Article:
Sandbox Percussion photo by Kjell Van Sice. Arlo Guthrie photo by Sarah Lee Guthrie. All other photos courtesy of their respective companies or organizations.

22 SacBoomer.com | April 2020

This Month

In History

3 rd , 1995

Supreme Court Justice Sandra Day

O'Connor became the first woman to

preside over the Court, sitting in for Chief

Justice William H. Rehnquist who was out

of town.

6 th , 1896

After a break of 1,500 years, the first

Olympics of the modern era was held in

Athens, Greece.

9 th , 1866

Despite a veto by President Andrew

Johnson, the Civil Rights Bill of 1866 was

passed by Congress granting blacks the

rights and privileges of U.S. citizenship.

18 th , 1906

The San Francisco Earthquake struck at

5:13 a.m., followed by a massive fire from

overturned wood stoves and broken gas

pipes. The fire raged uncontrollably for

three days resulting in the destruction of

over 10,000 acres of property and 4,000

lives lost.

Source: historyplace.com



2Clarksville Day. Celebrate the rich history of El

Dorado Hills from 10 a.m.-3 p.m. on White Rock Road

and Silva Valley Parkway at Highway 50. Activities

include historical exhibits, live music, antique cars, craft beer,

local wine, wagon rides, and more. edhhistory.org

9Lincoln Pace Race. Promoting ageless commitment

to exercise is the theme of this 10K, 5K, and kids’ fun

run at Sun City Lincoln Hills. People of all ages,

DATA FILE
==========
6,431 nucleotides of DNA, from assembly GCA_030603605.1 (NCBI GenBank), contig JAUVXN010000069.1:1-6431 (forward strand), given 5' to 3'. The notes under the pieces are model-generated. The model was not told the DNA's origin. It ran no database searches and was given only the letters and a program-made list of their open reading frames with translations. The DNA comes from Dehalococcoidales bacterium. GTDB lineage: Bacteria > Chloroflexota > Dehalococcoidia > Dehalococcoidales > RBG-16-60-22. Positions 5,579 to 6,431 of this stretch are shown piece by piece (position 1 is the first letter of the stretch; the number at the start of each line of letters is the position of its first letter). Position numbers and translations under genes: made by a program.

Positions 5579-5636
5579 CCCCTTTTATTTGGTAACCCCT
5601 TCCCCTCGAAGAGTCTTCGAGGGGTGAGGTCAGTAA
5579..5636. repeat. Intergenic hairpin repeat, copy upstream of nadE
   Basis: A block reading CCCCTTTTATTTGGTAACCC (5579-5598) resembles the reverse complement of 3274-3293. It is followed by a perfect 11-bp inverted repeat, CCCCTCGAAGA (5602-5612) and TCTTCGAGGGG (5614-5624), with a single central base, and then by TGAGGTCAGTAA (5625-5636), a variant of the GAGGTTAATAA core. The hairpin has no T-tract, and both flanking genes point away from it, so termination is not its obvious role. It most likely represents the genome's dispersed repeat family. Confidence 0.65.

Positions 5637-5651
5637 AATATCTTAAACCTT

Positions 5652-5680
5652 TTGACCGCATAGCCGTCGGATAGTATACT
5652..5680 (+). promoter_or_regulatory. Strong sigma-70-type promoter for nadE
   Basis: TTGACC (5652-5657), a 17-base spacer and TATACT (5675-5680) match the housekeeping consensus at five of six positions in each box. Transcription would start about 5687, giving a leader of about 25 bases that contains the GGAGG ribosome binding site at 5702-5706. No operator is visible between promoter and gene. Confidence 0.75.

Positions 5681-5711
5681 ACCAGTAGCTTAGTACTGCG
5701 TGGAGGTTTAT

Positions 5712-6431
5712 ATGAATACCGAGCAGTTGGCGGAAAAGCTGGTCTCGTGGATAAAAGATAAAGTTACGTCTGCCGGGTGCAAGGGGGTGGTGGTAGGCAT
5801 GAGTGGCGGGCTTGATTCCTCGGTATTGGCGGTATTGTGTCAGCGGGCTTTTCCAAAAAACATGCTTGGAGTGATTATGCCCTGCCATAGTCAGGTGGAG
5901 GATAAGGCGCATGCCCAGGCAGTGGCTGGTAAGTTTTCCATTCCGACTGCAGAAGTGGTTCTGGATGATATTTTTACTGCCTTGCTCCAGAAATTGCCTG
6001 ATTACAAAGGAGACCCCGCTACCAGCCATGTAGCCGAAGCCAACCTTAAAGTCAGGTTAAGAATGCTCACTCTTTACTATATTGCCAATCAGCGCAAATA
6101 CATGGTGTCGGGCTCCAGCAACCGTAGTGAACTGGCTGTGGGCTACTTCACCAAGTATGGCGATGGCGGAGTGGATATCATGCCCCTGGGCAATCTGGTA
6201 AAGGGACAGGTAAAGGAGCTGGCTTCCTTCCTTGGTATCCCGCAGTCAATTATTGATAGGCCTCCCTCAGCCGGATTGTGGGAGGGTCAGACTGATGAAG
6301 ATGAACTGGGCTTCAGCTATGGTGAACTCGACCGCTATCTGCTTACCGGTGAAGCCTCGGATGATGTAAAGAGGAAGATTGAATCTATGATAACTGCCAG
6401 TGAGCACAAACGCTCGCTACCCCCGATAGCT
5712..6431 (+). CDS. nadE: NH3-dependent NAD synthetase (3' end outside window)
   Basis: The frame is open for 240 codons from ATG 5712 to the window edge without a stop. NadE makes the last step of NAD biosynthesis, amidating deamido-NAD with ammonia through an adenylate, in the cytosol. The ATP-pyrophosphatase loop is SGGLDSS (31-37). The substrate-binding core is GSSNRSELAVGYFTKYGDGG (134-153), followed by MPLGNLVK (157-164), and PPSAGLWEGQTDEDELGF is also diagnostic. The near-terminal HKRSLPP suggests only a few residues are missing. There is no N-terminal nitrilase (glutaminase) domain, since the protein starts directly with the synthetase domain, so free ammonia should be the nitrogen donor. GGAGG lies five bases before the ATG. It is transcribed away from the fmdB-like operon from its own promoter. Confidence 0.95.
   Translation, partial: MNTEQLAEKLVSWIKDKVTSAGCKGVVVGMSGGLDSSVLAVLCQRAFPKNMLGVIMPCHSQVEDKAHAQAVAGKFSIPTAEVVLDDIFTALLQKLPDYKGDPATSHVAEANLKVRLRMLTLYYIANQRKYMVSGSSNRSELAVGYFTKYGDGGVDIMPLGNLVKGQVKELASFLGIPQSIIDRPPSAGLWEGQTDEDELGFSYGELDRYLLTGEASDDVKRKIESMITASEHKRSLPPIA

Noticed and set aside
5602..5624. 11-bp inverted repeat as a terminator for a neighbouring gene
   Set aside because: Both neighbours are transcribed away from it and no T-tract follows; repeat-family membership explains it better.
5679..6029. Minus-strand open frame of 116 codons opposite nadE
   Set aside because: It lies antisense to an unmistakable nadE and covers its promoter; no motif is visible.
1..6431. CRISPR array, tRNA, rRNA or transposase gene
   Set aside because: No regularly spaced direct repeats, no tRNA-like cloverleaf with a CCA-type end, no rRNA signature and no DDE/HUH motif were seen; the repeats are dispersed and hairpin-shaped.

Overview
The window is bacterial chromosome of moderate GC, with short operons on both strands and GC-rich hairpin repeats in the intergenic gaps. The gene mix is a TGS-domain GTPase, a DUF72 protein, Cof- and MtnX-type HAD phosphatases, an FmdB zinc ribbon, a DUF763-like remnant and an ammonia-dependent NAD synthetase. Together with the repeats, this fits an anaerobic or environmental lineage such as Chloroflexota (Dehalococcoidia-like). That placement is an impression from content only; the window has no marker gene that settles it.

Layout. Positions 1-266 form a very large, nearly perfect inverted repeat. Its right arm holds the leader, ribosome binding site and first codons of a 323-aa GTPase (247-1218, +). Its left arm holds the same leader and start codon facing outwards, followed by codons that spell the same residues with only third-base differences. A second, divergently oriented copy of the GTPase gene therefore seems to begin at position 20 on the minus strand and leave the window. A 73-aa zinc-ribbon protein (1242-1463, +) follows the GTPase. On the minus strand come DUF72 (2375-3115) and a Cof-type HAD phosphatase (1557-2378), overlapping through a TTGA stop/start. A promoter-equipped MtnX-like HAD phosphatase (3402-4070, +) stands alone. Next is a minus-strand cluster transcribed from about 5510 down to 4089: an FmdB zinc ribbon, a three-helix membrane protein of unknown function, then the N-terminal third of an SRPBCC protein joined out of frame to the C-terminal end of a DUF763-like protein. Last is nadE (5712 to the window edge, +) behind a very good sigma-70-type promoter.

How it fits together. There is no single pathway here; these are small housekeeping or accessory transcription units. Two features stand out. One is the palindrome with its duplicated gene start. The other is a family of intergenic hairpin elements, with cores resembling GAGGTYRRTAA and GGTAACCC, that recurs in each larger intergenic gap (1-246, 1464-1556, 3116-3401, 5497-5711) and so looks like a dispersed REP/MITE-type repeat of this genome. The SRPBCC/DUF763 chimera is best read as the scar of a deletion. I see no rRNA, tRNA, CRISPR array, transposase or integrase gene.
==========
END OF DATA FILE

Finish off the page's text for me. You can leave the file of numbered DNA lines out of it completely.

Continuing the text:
backgrounds, and abilities will join together for a morning

run or walk (choose from a kids’ fun run, 5K, or 10K),

followed by a children’s petting zoo, DJ, sponsor booths, a

beer garden, and food. This year's beneficiaries include Ride

To Walk, Phoenix and Lincoln High Schools, and the Lincoln

Hills Foundation. lincolnpacerace.org

El Dorado Hills Art, Beer, and Wine Festival. Head to

the El Dorado Hills Town Center to view artwork from over

80 of the best artists from near and far. There will also be

food, live music, and tastings from some of the area’s most

prestigious wineries and breweries. eldoradohillsartfestival.org

(ALSO 10)

Special Notice

As we were going to print, there was a lot happening

regarding the COVID-19 pandemic, and many events

were being postponed or cancelled.

Please be sure to call or check online for updates.

April 2020 | SacBoomer.com 23




Patris Miller

By Heather L. Nelson

Enchanted with urban landscapes,

Patris Miller paints images that

portray city life, along with her

true passion: plein air scenes of

California, her old stomping grounds

in Northwest Montana, and Glacier